To read rest of article click here

Click below to read more!

Turtle Bay Talkstory II

From Marti:

The Defend Oahu Coalition is looking to you to help keep the country country.  A developer is close to receiving the last set of permits necessary to proceed with a massive resort complex on the North Shore. Your participation can help to protect Oahu’s shorelines from construction and the rural character of this community. Take a look at their update below and please try to attend their community meeting tomorrow evening 6:30 pm at Kahuku High School Cafeteria.


Tuesday, Dec. 8th at 6:30-9:00
Kahuku High School Cafeteria

From Defend Oahu Coalition:

This is the second in a series of Community Forums regarding the future of Turtle Bay. The City’s Department of Permitting and Planning is reportedly very close to issuing final subdivision permits to the developer at Turtle Bay which will allow him to move ahead with the outdated plan for five additional hotels and one thousand more resort condominiums. The State Supreme Court is set to hear Oral Arguments regarding the Keep the North Shore Country case asking for a Supplemental Environmental Impact Statement.

The existing property is formally changing owners this month, who are reportedly working on a new business model for the resort. This is a crucial time to get updated about the current situation. Efforts aimed at building on plans for preservation as well as sustainable land use enforcement at City and State levels will also be addressed.

Notable speakers invited to attend include: Governor Lingle, Representatives Abercrombie and Hirono, Mayor Hannemann, Turtle Bay Advisory Working Group Chair Bill Paty, Senator Clayton Hee, Councilmember Donovan Dela Cruz and Interim Developer for Kuilima Resort Company Stanford Carr. The moderator for the evening will be Dee Dee Letts, a member of the Ko’olauloa Neighborhood Board and longtime community activist.

Click here to learn more from the DOC.

NEW DUMP OPEN! Loc: 1,000 miles northeast of Hawaii, Pacific Ocean

The Pacific garbage patch is so large it cannot be precisely measured. It is estimated to be twice the size of Texas and  one of five in the world. Out of sight, out of mind? I think not.

Light bulbs, bottle caps, toothbrushes, Popsicle sticks and tiny pieces of plastic, each the size of a grain of rice, inhabit the Pacific garbage patch, an area of widely dispersed trash that doubles in size every decade and is now believed to be roughly twice the size of Texas. But one research organization estimates that the garbage now actually pervades the Pacific, though most of it is caught in what oceanographers call a gyre like this one — an area of heavy currents and slack winds that keep the trash swirling in a giant whirlpool.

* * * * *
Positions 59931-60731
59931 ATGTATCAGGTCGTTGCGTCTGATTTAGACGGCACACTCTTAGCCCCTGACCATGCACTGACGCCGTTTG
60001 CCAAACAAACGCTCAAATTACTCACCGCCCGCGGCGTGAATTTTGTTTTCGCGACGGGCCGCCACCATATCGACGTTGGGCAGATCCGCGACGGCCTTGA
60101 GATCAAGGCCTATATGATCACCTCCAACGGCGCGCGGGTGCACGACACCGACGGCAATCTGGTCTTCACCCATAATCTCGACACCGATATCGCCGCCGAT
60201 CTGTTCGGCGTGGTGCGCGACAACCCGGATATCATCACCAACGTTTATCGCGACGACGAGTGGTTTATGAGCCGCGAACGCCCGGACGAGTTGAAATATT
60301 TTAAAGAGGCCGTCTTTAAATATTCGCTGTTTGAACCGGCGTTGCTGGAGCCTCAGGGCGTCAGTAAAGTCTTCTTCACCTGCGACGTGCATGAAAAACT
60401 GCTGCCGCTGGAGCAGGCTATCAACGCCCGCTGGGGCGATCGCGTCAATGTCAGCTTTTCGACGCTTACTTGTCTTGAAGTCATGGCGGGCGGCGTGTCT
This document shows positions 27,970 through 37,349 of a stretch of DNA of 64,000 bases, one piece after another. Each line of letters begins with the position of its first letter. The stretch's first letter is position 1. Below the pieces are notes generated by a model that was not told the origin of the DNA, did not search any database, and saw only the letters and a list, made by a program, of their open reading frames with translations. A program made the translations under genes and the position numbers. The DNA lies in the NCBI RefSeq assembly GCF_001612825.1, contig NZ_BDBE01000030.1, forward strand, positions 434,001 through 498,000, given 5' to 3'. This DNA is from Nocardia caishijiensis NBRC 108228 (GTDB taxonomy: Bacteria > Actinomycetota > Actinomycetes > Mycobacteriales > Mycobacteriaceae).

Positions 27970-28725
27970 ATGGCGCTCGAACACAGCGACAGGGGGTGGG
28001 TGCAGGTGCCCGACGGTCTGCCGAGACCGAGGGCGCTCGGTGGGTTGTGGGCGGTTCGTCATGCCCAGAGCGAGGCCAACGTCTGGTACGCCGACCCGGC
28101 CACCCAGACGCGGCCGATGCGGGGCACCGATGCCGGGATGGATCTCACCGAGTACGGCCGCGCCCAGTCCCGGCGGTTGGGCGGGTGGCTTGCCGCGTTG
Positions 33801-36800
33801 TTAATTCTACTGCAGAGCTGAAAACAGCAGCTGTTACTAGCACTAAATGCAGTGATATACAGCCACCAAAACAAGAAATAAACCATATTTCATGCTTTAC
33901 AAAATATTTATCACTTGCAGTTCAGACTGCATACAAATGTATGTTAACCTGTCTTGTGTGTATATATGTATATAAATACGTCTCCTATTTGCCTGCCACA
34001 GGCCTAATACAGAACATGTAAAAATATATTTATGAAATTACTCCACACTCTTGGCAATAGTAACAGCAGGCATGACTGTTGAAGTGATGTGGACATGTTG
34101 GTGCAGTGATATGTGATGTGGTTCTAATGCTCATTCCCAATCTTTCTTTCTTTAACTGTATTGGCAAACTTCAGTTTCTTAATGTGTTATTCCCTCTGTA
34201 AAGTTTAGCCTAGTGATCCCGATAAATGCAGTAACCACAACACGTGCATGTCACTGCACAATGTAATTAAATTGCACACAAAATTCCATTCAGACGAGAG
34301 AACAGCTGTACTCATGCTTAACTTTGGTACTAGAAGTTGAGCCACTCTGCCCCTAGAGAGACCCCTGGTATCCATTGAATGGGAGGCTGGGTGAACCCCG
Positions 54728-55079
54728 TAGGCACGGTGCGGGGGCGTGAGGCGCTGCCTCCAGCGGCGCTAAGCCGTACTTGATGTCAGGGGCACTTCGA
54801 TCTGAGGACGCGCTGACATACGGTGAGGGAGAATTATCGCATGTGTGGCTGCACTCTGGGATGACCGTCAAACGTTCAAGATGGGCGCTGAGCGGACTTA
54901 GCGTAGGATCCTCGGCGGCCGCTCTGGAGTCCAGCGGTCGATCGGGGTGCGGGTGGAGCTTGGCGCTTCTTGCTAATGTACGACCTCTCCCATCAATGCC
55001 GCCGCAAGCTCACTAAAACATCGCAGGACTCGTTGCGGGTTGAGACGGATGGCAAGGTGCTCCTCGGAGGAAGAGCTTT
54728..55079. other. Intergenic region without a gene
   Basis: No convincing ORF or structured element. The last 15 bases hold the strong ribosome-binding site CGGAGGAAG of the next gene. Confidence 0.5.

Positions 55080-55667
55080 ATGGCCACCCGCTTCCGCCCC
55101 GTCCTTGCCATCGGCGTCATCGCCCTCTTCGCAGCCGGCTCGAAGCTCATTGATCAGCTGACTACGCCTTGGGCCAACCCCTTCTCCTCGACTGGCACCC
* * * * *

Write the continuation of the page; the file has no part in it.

PCBs, DDT and other toxic chemicals cannot dissolve in water, but the plastic absorbs them like a sponge. Fish that feed on plankton ingest the tiny plastic particles. Scientists from the Algalita Marine Research Foundation say that fish tissues contain some of the same chemicals as the plastic. The scientists speculate that toxic chemicals are leaching into fish tissue from the plastic they eat.

The researchers say that when a predator — a larger fish or a person — eats the fish that eats the plastic, that predator may be transferring toxins to its own tissues, and in greater concentrations since toxins from multiple food sources can accumulate in the body.

It may be out of sight, but it should be on your mind. After all, the effects could end up in your body. 

For the captain’s first mate, Jeffery Ernst, the patch was “just a reminder that there’s nowhere that isn’t affected by humanity.”

To read the rest of the article, click here

More on Turtle Bay EIS: When is old, TOO old?

Posted by Miwa at Oct 30, 2009 06:47 PM |

On Thursday, November 19, 2009 at 11:00 a.m., the Hawaii Supreme Court is scheduled to hear oral arguments in Unite Here! Local 5 v. City and County of Honolulu, the case in which the Intermediate Court of Appeals held that unless the project changes, a supplemental EIS is not required under the Hawaii Environmental Policy Act, Haw. Rev. Stat. ch. 343. The application for writ of certiorari asked the court to review this Question Presented:

Under HRS Chapter 343 an its enabling rules, is a supplemental environmental review required when there are significant changes to a project’s circumstances, such as increased environmental and community impacts, or are supplemental reviews limited solely to changes in project design?

The application for writ of certiorari and opposing and amici briefs in the case thus far are posted here.

The ICA’s opinion is reported at 120 Haw. 457, 209 P.3d 1271 (Haw. Ct. App. 2008), and is posted here. The briefs filed in the ICA are posted here.